Rail commuters ‘need flexible season tickets after the crisis’

A sign tells passengers to "wear a face covering" at Waterloo train station in central London Image copyright Getty Images

Commuters should be offered flexible railcards as few are likely to head to the office every day following lockdown, an independent watchdog says.

Transport Focus wants rail fares to be reformed to reflect recent changes in commuting habits.

It has written to Transport Secretary Grant Shapps calling for the change.

“Our ambition is delivering better journeys and value for money for passengers,” the Department for Transport said.

Changing work patterns

Transport Focus chief executive Anthony Smith said: “A new railway needs a 21st Century retail offer,”

He said many people were unlikely to return to the typical Monday-Friday commute any time soon.

That has been backed up by research from Transport Focus that suggests half of people expect to work from home more often in the future.

Meanwhile more than a third think their job will be home-based with limited travel to work.

“Changing work patterns will increase demand for flexible season tickets,” Mr Smith said.

“People working from home for two-three days a week will not want to pay for a traditional season ticket offer but will still expect some recognition that they are a regular, if less frequent, traveller.”

He has asked the Transport Secretary to give consideration to the provision of flexible season-style tickets or carnets, which offer a discount for multiple journeys when bought upfront.

“As well as improving the work life balance for passengers this could also help manage demand in the coming months when capacity is scarcer,” he added.

‘Kickstarting the economy’

Transport Focus’ latest research has shown that rail passengers want a fares system that is simple to use, easy to understand and is flexible enough to cater to how people work and travel today.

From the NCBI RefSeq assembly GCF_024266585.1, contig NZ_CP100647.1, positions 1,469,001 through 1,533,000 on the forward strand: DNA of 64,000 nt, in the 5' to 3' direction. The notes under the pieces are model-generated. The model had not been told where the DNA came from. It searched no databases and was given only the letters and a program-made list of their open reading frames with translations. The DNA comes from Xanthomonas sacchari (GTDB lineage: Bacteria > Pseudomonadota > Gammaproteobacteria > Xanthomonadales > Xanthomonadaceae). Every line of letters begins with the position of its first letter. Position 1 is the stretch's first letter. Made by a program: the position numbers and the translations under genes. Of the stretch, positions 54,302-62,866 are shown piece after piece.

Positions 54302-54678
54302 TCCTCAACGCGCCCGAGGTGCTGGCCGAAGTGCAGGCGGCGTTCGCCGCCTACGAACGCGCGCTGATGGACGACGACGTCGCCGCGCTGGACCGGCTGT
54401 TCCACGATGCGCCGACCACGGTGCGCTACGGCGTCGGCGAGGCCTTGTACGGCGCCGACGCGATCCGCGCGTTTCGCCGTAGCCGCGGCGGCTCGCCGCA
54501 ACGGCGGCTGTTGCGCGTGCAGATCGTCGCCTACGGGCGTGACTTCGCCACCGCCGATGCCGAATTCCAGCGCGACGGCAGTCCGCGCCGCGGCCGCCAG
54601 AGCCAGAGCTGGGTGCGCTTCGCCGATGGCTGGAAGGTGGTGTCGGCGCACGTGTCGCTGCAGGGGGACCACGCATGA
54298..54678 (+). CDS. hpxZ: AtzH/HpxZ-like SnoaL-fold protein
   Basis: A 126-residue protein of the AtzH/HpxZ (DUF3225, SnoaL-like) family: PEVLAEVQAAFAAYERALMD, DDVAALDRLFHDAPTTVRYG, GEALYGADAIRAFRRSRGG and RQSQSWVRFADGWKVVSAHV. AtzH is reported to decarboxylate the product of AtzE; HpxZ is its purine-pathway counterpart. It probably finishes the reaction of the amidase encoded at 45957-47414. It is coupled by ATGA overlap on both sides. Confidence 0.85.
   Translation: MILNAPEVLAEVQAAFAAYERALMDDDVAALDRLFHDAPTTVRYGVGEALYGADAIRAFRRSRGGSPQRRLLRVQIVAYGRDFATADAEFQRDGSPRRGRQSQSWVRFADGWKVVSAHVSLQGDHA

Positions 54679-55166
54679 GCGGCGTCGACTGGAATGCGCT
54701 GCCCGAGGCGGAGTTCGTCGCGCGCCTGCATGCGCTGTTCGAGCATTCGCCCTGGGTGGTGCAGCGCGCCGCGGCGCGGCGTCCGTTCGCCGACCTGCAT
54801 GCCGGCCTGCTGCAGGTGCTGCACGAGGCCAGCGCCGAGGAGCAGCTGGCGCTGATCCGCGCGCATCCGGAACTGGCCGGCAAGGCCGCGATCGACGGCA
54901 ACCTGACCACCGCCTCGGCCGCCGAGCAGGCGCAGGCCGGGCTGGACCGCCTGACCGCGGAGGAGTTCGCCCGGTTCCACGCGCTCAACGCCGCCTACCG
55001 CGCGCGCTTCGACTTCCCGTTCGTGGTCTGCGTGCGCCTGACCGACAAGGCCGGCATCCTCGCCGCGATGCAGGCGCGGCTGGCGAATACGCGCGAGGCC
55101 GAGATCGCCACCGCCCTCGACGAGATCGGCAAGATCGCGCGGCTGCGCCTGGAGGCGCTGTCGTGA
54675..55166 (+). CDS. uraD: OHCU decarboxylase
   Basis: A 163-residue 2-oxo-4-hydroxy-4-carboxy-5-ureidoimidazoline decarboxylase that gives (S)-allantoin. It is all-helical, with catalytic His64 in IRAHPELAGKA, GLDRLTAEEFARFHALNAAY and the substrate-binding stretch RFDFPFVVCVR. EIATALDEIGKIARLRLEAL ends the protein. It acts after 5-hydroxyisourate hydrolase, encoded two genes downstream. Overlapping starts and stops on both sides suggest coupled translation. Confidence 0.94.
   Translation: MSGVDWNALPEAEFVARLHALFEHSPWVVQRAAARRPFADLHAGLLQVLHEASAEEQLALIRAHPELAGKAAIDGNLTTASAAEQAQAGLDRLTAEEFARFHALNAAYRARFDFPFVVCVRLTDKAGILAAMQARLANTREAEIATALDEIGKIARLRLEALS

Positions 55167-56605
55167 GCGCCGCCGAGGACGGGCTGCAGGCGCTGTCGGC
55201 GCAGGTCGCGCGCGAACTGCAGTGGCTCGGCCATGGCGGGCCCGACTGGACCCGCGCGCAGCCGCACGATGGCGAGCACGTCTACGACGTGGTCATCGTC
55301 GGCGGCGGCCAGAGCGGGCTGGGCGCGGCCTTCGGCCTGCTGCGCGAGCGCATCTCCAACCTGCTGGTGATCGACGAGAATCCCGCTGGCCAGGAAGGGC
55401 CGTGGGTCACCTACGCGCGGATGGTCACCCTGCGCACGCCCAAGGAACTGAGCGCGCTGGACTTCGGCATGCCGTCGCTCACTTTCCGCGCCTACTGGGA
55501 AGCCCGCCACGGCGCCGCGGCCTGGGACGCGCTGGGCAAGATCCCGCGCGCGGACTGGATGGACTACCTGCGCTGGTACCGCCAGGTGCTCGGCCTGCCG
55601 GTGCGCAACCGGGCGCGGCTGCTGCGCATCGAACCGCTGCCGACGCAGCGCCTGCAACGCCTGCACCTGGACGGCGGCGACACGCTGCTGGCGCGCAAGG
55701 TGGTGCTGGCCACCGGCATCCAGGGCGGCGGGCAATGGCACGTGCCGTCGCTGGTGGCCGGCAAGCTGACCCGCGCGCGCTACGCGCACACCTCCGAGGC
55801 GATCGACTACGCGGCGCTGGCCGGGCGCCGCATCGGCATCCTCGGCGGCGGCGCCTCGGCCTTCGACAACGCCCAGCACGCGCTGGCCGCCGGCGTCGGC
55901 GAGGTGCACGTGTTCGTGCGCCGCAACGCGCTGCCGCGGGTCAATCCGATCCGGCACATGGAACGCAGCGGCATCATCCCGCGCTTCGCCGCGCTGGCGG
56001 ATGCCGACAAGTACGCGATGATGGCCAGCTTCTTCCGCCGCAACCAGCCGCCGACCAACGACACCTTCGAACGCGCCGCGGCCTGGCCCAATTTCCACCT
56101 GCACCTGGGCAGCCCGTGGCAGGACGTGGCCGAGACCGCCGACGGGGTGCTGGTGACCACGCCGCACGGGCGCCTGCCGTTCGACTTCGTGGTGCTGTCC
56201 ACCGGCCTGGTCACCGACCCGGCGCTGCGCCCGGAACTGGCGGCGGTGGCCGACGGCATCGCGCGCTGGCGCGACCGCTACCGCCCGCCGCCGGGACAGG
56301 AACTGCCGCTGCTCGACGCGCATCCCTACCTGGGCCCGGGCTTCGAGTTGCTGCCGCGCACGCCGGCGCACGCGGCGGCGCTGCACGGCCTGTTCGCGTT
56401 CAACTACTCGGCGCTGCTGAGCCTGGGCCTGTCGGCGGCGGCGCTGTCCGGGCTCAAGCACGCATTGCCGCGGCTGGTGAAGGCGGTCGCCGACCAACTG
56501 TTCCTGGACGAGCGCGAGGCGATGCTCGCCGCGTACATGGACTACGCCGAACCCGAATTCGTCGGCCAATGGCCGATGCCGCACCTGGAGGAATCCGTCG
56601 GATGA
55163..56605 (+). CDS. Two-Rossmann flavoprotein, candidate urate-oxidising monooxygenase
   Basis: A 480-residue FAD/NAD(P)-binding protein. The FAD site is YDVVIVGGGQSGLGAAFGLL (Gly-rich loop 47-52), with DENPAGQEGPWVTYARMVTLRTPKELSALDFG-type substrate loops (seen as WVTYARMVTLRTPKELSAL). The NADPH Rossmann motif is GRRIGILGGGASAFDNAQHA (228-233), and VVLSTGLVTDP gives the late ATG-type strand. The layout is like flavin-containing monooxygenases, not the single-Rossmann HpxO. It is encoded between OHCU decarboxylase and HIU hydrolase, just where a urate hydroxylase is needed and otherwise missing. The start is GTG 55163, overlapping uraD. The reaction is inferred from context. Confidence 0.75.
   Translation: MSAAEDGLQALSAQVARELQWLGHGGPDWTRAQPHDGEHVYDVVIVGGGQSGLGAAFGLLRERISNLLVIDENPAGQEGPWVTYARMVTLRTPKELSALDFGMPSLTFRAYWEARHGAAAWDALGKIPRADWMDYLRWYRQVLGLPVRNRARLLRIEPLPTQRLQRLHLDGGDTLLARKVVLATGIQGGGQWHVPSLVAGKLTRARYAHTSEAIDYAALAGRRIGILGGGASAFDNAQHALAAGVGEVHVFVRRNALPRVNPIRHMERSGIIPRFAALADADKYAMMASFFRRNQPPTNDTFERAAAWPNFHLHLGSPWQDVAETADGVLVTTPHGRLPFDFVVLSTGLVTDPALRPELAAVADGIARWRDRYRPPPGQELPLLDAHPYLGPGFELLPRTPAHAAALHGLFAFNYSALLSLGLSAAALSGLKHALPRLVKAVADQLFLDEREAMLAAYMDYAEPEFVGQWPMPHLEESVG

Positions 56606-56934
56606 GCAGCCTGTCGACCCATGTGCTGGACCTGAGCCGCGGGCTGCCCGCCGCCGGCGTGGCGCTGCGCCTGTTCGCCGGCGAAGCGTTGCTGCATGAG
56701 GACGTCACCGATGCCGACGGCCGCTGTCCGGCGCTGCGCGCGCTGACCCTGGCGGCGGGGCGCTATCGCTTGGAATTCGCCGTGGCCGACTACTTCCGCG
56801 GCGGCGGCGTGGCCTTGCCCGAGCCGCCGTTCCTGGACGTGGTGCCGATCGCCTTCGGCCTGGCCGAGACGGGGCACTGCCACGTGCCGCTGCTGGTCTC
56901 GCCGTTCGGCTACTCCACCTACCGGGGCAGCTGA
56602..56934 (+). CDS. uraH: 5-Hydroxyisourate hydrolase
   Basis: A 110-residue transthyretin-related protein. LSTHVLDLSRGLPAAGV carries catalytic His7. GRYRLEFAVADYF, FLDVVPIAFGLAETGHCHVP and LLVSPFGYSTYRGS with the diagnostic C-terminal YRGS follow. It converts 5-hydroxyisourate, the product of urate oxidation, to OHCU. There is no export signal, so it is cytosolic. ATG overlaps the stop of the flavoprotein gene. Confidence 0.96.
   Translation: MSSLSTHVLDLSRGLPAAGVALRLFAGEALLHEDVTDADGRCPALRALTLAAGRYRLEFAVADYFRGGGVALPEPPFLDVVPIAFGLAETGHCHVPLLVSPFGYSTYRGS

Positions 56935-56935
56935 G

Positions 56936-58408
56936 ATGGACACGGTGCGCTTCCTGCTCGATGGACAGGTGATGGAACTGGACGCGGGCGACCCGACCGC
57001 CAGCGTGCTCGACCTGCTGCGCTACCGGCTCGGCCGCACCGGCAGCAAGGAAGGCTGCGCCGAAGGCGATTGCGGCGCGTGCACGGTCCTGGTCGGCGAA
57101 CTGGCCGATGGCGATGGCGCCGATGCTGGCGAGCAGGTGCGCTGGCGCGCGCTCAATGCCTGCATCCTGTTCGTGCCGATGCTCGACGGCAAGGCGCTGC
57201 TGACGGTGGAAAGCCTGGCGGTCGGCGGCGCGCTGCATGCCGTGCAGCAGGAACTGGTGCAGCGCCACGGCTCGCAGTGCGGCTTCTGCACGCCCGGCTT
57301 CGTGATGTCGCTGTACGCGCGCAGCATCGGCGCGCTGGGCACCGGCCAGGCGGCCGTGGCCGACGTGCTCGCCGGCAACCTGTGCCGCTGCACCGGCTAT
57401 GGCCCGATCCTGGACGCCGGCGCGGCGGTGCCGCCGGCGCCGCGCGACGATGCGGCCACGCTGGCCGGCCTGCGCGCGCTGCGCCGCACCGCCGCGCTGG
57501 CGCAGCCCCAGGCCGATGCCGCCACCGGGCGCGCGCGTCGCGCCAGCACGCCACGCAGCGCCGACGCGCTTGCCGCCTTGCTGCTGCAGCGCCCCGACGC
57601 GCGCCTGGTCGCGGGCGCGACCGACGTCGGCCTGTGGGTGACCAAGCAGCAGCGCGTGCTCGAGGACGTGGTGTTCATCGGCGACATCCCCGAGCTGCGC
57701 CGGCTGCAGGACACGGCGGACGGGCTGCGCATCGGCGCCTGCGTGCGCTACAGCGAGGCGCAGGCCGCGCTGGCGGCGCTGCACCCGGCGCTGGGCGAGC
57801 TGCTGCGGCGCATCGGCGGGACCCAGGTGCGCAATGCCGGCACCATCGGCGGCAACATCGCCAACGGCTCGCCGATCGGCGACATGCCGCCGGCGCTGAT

Mr Smith said: “Fares reform will be key to helping people get back on public transport and making rail an attractive commuting option.

“Getting people moving is key to kickstarting the economy as the country emerges from travel restrictions in place due to Covid-19.”

What passengers told Transport Focus:

  • “Changing work patterns will probably result in most of my job being based from home and trips to the office will be too infrequent to make a season ticket financially beneficial.” Monthly ticket, South Western Railway
  • “I want the plan for carnet type tickets to be brought forward with some urgency – not much point buying a season type ticket when we might be hotdesking or indeed working more from home.” Annual ticket, Southeastern
  • “Even when the office reopens I expect I will be going there fewer than two days a week. Unfortunately there’s no flexible ticket offering for regular part-time travellers.” Annual ticket, Northern
  • “Being able to buy a three days per week season ticket, rather than full-time, is important for me. I’d like more flexibility so I can work from home sometimes, or travel on different days of the week.” Annual season ticket holder

Fare reform was expected to be a key part of the government-commissioned Rail Review, which had been due to be published last autumn.

But it was delayed by December’s general election and this year’s coronavirus pandemic.

A Department for Transport spokesman said: “While our top priority rightly is combatting the spread of coronavirus, we know long-term the outbreak will likely affect how we commute.

“We are still working at pace with industry to examine how we can help make sure part-time and flexible commuters are provided with better value and more convenient options.

“This builds on the plans announced earlier this year to trial new ticket types on some GTR services for flexible and part-time commuters.

“Our ambition before this crisis was delivering better journeys and value for money for passengers, and that commitment is unwavering.”

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